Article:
2D Animated Social Story for Assisting Social Skills Learning of Children with Autism Spectrum Disorder

2D Animated Social Story for Assisting Social Skills Learning of Children with Autism Spectrum Disorder

Vivi Mandasari (Swinburne University of Technology, Malaysia), Marlene Valerie Lu (Swinburne University of Technology, Malaysia) and Lau Bee Theng (Swinburne University of Technology, Malaysia)
DOI: 10.4018/978-1-60960-541-4.ch001
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Asperger Syndrome is a developmental disorder under the umbrella term of Autism Spectrum Disorders, and it is a milder variant of autism. It is characterized by a significant difficulty in communication, prominently in social interaction and non-verbal communication. Since a decade ago, there have been a variety of tools for teaching and assisting children with AS in the acquisition of social skills, ranging from the simple picture exchange system to the high-end virtual reality system. This chapter discusses on the effectiveness of integrating Social Story, 2D animations and video instruction for teaching social skills to children diagnosed with Asperger Syndrome in an interactive manner. The prototype has been developed, implemented, and evaluated in an experimental way. This chapter will discuss on the evaluation process, results, findings, and areas for further exploration.
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Asperger Syndrome (AS) is a type of Autism Spectrum Disorder (ASD) with symptoms of impairment in social communication, interaction and coordination skills.

Hagiwara and Myles (1999) were the first to conduct a study to use multimedia approach combining Social Stories, visual symbols and computer-based instruction. Social story is a strategy designed to teach autistic children social skills and behavior management skills by addressing specific social situations and how to cope with them. Since then, there are many studies and research to find the effectiveness of Social Story by combining it with other intervention mode; Roger and Myles (2001) who combined Social Story with Comic Strip Conversations, Thiemann and Goldstein (2001) combined Social Story with multi-component intervention which includes Social Stories, cue cards, role-play and video feedback. Schneider and Goldstein (2009) had compiled the studies of Social Story for Children with ASD from the year of 1995 to 2006. He concluded that the effectiveness of Social Story alone is hard to be measured as it is combined with other modes of interventions (Crozier & Tincani, 2005). Thus, it is inconclusive to denote that the positive behavior changes are resulted from the Social Story intervention itself or a combination of Social Story with other interventions (Schneider & Goldstein, 2009).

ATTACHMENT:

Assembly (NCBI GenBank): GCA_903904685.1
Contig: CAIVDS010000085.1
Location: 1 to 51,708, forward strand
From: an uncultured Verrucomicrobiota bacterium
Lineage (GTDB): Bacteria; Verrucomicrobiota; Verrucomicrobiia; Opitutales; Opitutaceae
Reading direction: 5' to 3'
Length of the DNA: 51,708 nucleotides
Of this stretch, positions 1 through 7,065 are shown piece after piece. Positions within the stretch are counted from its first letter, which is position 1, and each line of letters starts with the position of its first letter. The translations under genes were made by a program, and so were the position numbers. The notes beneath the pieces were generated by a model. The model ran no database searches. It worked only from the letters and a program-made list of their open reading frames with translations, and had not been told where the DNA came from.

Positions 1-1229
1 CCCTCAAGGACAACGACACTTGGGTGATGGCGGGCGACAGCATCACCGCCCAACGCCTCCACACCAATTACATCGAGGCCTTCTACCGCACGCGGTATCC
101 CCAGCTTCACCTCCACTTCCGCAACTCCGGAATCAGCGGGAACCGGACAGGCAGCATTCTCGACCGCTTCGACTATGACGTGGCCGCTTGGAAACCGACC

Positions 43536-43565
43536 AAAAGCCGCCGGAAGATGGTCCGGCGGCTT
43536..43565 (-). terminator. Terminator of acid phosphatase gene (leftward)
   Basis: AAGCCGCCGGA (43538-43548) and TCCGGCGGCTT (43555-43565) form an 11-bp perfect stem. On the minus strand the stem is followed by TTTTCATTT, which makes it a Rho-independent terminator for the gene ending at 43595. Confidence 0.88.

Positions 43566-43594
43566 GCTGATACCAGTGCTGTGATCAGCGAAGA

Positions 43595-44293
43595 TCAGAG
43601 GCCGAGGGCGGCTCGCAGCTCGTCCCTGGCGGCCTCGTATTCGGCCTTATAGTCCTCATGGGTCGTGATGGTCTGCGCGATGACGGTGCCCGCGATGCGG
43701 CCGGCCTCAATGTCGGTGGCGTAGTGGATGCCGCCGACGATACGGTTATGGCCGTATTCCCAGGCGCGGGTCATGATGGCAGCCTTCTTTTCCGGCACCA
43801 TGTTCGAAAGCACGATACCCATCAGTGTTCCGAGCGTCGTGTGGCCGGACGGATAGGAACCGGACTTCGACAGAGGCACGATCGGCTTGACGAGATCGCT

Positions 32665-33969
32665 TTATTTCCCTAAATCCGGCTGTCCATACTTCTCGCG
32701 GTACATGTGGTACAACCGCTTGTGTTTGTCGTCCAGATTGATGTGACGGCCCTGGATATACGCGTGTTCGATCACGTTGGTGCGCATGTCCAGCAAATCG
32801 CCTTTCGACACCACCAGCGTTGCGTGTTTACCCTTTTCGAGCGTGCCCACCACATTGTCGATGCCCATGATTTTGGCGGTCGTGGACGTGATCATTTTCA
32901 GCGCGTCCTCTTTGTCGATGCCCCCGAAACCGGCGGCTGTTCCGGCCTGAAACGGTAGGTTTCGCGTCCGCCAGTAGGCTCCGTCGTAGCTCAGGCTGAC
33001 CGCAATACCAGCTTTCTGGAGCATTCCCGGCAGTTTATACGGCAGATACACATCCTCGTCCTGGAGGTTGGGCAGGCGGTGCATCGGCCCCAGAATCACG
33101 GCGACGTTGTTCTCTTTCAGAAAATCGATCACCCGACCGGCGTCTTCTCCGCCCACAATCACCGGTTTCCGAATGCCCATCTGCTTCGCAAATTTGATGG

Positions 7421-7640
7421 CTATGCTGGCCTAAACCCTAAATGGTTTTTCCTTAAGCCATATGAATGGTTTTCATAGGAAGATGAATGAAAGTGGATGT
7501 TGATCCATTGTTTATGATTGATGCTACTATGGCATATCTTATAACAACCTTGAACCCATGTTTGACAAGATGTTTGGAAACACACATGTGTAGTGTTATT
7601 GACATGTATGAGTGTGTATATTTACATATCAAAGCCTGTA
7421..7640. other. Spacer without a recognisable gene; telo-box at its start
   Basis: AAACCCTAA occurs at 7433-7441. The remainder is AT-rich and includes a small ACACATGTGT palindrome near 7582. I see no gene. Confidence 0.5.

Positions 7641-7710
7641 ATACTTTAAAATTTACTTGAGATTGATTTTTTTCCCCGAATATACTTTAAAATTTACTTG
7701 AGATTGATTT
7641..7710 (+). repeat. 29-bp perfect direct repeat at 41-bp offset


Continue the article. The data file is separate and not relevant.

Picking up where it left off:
Despite the unclearness of the effectiveness of Social Story itself, Schneider and Goldstein (2009) also reported that additional components such as visual schedules may be useful for optimizing the children’s performance rather than by using Social Story individually. Same result was reported by Mancil, Haydon, and Whitby (2009) who found that Social Stories in Power Point format produces slightly better outcome than the Social Stories in the paper format. Students also indicated that they liked the computer-assisted format (Mancil et al., 2009; Heimann, Nelson, Tjus, & Gillberg, 1995). The uses of computer based teaching aids have also been demonstrated to decrease inappropriate behaviors and improve vocabulary acquisition among children with ASD, as well as increase their social skills (Sansosti & Powell-Smith, 2008).

Based on the research and studies conducted which were briefly cited and discussed above, we concluded that social story is more effective when incorporated with some visual stimuli to enhance learning and understanding by providing an attractive and enjoyable learning environment. It is agreed that learning is most effectual when motivated. With that we propose the combination of social story, 2D animation and video instruction as an interactive pedagogical tool for ASD children. This chapter will present our attempts in assisting children with AS in social and communication skills building by using the proposed prototype. It is anticipated to be more effective in assisting them to attain social skills and real-life adaptive skills.


Autism Spectrum Disorder And Asperger Syndrome

Autism Spectrum Disorder defines any developmental disabilities that have been caused by brain abnormality with the results of impaired social interaction, difficulties in verbal and non-verbal communications, and unusual, repetitive, or severely limited activities and interest (Johnson, 2008).

ASD generally characterized by a triad of impairments in social communication (verbal and non-verbal) (e.g. not understanding common gestures, facial expressions or affective responses), reciprocal social interaction (impaired relationship) (e.g. they may appear indifferent to other people) and repetitive behaviors and interests (rigidity of thought). This triad of impairments includes difficulty in understanding non-literal communication and articulating thoughts and ideas, expressing and reading emotions, participating in interpersonal imaginative play (Tartaro & Cassell, 2008; Tartaro, 2007; Cheng, Moore, McGrath, & Fan, 2005).

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